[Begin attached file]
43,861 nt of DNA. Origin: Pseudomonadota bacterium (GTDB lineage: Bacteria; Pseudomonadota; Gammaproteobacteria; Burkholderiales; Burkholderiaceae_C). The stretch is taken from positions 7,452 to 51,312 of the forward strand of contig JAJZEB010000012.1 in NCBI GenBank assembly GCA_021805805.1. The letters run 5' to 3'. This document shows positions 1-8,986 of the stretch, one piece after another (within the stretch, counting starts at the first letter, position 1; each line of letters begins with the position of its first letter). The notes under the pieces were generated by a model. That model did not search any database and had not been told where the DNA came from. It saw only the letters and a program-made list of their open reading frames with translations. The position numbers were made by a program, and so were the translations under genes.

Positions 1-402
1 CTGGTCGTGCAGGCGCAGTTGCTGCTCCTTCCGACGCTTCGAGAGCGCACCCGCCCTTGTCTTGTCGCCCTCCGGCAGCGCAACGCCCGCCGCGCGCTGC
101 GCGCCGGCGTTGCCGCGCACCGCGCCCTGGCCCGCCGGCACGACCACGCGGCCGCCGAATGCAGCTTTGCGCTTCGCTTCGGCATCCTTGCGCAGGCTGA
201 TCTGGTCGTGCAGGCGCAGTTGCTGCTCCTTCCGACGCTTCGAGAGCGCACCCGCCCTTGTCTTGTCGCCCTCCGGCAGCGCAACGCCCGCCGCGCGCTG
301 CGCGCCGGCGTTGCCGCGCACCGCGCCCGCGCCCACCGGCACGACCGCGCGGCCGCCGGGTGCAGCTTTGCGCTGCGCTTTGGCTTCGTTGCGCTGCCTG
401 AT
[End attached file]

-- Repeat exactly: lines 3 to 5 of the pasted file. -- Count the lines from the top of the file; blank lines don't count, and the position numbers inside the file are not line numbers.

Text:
1 CTGGTCGTGCAGGCGCAGTTGCTGCTCCTTCCGACGCTTCGAGAGCGCACCCGCCCTTGTCTTGTCGCCCTCCGGCAGCGCAACGCCCGCCGCGCGCTGC
101 GCGCCGGCGTTGCCGCGCACCGCGCCCTGGCCCGCCGGCACGACCACGCGGCCGCCGAATGCAGCTTTGCGCTTCGCTTCGGCATCCTTGCGCAGGCTGA
201 TCTGGTCGTGCAGGCGCAGTTGCTGCTCCTTCCGACGCTTCGAGAGCGCACCCGCCCTTGTCTTGTCGCCCTCCGGCAGCGCAACGCCCGCCGCGCGCTG